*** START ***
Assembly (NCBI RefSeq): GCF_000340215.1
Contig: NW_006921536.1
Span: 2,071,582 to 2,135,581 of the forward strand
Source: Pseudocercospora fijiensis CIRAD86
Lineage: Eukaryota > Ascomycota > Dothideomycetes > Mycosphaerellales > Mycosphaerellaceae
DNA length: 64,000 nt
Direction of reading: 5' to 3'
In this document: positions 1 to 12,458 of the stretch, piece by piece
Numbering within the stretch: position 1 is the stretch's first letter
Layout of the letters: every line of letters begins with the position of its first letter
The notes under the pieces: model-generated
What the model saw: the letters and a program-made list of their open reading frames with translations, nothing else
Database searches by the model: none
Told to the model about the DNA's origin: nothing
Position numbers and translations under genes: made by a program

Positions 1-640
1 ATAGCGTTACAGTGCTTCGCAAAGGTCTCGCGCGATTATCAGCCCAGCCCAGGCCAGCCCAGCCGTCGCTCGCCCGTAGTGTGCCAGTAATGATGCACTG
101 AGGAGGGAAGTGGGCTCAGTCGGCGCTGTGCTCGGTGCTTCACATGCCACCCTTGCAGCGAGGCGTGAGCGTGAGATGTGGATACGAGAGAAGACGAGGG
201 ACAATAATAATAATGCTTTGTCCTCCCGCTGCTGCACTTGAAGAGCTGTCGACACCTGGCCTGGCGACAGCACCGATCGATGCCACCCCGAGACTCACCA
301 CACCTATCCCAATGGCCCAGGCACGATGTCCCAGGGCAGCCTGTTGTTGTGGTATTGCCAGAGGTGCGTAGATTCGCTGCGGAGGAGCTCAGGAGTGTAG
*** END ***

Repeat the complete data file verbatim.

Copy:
Assembly (NCBI RefSeq): GCF_000340215.1
Contig: NW_006921536.1
Span: 2,071,582 to 2,135,581 of the forward strand
Source: Pseudocercospora fijiensis CIRAD86
Lineage: Eukaryota > Ascomycota > Dothideomycetes > Mycosphaerellales > Mycosphaerellaceae
DNA length: 64,000 nt
Direction of reading: 5' to 3'
In this document: positions 1 to 12,458 of the stretch, piece by piece
Numbering within the stretch: position 1 is the stretch's first letter
Layout of the letters: every line of letters begins with the position of its first letter
The notes under the pieces: model-generated
What the model saw: the letters and a program-made list of their open reading frames with translations, nothing else
Database searches by the model: none
Told to the model about the DNA's origin: nothing
Position numbers and translations under genes: made by a program

Positions 1-640
1 ATAGCGTTACAGTGCTTCGCAAAGGTCTCGCGCGATTATCAGCCCAGCCCAGGCCAGCCCAGCCGTCGCTCGCCCGTAGTGTGCCAGTAATGATGCACTG
101 AGGAGGGAAGTGGGCTCAGTCGGCGCTGTGCTCGGTGCTTCACATGCCACCCTTGCAGCGAGGCGTGAGCGTGAGATGTGGATACGAGAGAAGACGAGGG
201 ACAATAATAATAATGCTTTGTCCTCCCGCTGCTGCACTTGAAGAGCTGTCGACACCTGGCCTGGCGACAGCACCGATCGATGCCACCCCGAGACTCACCA
301 CACCTATCCCAATGGCCCAGGCACGATGTCCCAGGGCAGCCTGTTGTTGTGGTATTGCCAGAGGTGCGTAGATTCGCTGCGGAGGAGCTCAGGAGTGTAG